In case you missed them the first time around, here are some of Jing Daily’s top posts for the week of October 1-5:
Though China’s red-hot luxury market — which has helped the global industry weather tougher times since 2008 — has slowed from high growth-rate estimates in the range of 35 to 40 percent in 2011 to anywhere from 13 to 18 percent this year, the effect of this muted slowdown has been far from uniform for major brands. Owing to aggressive expansion efforts, increased overseas spending by tourist-shoppers, a decline in conspicuous consumption in major cities and other factors, some of the world’s largest luxury brands have seen a marked decrease in profits in 2012 while newer entrants have recorded impressive sales growth.
Amid a drop in property prices, lower economic growth rates and a crackdown on art importers in mainland China, the upcoming Sotheby’s autumn auction series in Hong Kong will test the strength of Chinese demand for art, wine, watches and jewelry as both alternative investments and luxury goods in their own right. Along with blue-chip Chinese contemporary art, the series includes an array of auctions, from rare wines to modern and traditional Chinese art, antiques and more. In the contemporary Asian art auction alone, Sotheby’s expects to achieve over HK$130 million (US$16 million) in sales, with other popular segments like Fine Chinese Paintings estimated at HK$170 million (US$21.8 million).
With the attention of the global art auction world firmly on the Greater China market at the moment, observers are eager to see whether economic turbulence has dampened collector enthusiasm.
Though annual per capita consumption sits at less than five cups, coffee is becoming a daily addiction rather than an occasional splurge for a growing slice of the Chinese population. With coffee consumption in China rising at an estimated 30-40 percent annually, over the global average of 2-3 percent, major coffee chains like Starbucks — which currently has over 570 stores in 48 Chinese cities — aren’t the only ones bullish about the market. This week, Andrea Illy, chairman and CEO of Italian coffee group illycaffe, said his company expects rising demand to propel China into the top five coffee-consuming countries within a few years. Though not entirely surprising, considering the size of the population, Illy told Reuters that “the rapid emergence of mega cities in China would create business opportunities for groups like illycaffe to boost coffee drinking, typically in Italian style, in the form of cappuccino or espresso.”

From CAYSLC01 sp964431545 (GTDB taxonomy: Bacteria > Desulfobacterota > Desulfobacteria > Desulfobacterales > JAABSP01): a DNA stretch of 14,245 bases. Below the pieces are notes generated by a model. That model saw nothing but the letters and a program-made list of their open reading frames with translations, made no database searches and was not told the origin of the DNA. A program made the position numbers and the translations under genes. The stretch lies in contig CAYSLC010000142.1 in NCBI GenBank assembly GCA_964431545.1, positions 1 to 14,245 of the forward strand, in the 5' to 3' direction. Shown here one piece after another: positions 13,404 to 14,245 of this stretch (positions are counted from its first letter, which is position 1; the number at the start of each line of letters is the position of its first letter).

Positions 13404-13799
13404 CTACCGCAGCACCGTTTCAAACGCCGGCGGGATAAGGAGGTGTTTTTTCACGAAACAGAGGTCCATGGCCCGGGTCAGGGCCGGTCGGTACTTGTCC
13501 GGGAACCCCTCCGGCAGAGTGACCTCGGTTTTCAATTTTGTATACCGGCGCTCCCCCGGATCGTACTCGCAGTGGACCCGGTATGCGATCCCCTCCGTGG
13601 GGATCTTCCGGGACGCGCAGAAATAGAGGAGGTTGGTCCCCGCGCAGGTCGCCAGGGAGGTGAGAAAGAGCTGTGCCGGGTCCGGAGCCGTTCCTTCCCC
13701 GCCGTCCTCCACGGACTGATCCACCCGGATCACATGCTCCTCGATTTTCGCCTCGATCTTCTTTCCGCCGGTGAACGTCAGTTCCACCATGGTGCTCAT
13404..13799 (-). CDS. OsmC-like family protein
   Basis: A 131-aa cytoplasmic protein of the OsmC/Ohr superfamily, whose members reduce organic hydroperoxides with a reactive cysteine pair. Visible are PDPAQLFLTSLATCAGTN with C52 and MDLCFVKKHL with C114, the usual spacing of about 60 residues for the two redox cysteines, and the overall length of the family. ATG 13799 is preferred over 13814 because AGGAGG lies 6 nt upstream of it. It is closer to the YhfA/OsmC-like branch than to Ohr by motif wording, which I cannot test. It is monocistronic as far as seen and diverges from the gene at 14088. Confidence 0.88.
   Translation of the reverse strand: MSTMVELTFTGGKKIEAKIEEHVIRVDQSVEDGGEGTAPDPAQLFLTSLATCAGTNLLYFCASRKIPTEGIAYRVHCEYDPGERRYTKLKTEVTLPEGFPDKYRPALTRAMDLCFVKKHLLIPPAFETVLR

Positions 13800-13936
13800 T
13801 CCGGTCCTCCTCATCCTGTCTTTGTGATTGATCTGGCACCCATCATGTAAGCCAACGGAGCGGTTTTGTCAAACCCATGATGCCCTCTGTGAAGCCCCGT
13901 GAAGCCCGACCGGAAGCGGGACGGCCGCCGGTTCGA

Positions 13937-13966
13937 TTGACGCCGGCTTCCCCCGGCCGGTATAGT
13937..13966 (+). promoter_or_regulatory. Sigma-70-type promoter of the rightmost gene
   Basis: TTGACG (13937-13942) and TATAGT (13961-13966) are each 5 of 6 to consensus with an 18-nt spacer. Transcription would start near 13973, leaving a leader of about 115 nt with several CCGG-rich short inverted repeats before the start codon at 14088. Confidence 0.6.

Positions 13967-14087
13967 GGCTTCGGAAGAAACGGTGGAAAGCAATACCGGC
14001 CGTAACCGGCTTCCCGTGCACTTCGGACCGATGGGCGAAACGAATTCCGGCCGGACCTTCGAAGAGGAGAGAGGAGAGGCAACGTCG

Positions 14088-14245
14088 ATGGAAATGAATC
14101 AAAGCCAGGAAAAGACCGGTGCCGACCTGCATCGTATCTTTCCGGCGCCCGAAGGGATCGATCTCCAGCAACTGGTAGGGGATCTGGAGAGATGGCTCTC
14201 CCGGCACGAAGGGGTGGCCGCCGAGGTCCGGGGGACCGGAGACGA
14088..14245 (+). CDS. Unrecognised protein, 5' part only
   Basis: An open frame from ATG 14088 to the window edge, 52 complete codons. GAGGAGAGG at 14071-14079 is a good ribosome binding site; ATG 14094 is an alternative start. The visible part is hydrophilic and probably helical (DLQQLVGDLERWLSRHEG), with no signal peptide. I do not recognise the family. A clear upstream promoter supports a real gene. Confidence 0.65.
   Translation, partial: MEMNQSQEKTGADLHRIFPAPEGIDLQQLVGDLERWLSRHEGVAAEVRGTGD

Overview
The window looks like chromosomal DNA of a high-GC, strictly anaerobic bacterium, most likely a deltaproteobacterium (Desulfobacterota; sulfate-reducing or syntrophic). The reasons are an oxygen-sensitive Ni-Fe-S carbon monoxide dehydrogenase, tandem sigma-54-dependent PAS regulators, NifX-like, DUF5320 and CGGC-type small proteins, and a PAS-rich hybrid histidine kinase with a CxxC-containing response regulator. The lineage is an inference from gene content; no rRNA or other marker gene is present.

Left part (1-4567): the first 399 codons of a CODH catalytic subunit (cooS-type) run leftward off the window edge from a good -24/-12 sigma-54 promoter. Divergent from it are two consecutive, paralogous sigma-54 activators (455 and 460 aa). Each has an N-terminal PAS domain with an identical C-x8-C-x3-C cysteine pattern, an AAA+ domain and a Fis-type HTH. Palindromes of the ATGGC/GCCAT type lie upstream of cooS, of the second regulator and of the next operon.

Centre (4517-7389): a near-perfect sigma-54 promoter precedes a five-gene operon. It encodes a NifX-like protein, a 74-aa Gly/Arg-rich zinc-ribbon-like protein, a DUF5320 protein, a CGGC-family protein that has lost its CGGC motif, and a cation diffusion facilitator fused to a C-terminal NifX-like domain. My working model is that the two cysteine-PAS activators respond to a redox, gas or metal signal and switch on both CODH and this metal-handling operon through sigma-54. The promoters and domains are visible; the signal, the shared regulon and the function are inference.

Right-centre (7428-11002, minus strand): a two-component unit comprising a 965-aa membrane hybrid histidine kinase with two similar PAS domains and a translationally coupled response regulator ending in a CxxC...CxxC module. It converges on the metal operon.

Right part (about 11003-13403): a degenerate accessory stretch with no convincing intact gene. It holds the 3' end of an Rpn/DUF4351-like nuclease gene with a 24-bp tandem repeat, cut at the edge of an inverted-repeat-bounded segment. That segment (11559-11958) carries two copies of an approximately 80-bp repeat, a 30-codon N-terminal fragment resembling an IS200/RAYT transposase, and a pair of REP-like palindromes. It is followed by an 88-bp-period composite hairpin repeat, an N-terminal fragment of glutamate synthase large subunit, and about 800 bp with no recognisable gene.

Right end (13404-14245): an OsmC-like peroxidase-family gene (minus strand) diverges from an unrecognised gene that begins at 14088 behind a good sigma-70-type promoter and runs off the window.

Mainland Chinese tourists continue to flock to nearby Hong Kong for duty-free shopping sprees — more than 28 million visit the city every year — but lower-than-expected statistics for the first three-quarters of the year indicate that these travelers are doing more of their luxury consumption elsewhere. According to a Hong Kong government statement, August retail sales rose 4.5 percent to HK$35.8 billion (US$4.6 billion), up from a 3.9 percent increase in July but lower than Bloomberg’s 5.8 percent estimate. At the higher end of the market, sales of jewelry, watches, clocks and luxury gifts dropped 3.4 percent in August from one year prior, which is even more dramatic considering these sales rose 53 percent year-on-year in August 2011.
China may be better known for baijiu than Blaufränkisch, Thailand more for pad thai than Petit Rouge, and Japan for sake over Syrah, but with wine production in these and other Asian countries increasing along with product quality, British wine industry watchers expect an import boom in the years ahead. Led by interest in the country’s supermarket sector — particularly among leading players like Marks & Spencer and Waitrose — winemakers in the vast Asia-Pacific region are gearing up to send more stock to the UK, the world’s sixth-largest wine market after being surpassed by China earlier this year. As Neil McIlwee, sales manager of Thailand’s Siam Winery told the Drinks Business this week, “I know there is going to an explosion in Asian wines very soon with the amount coming over from India, China and Japan.”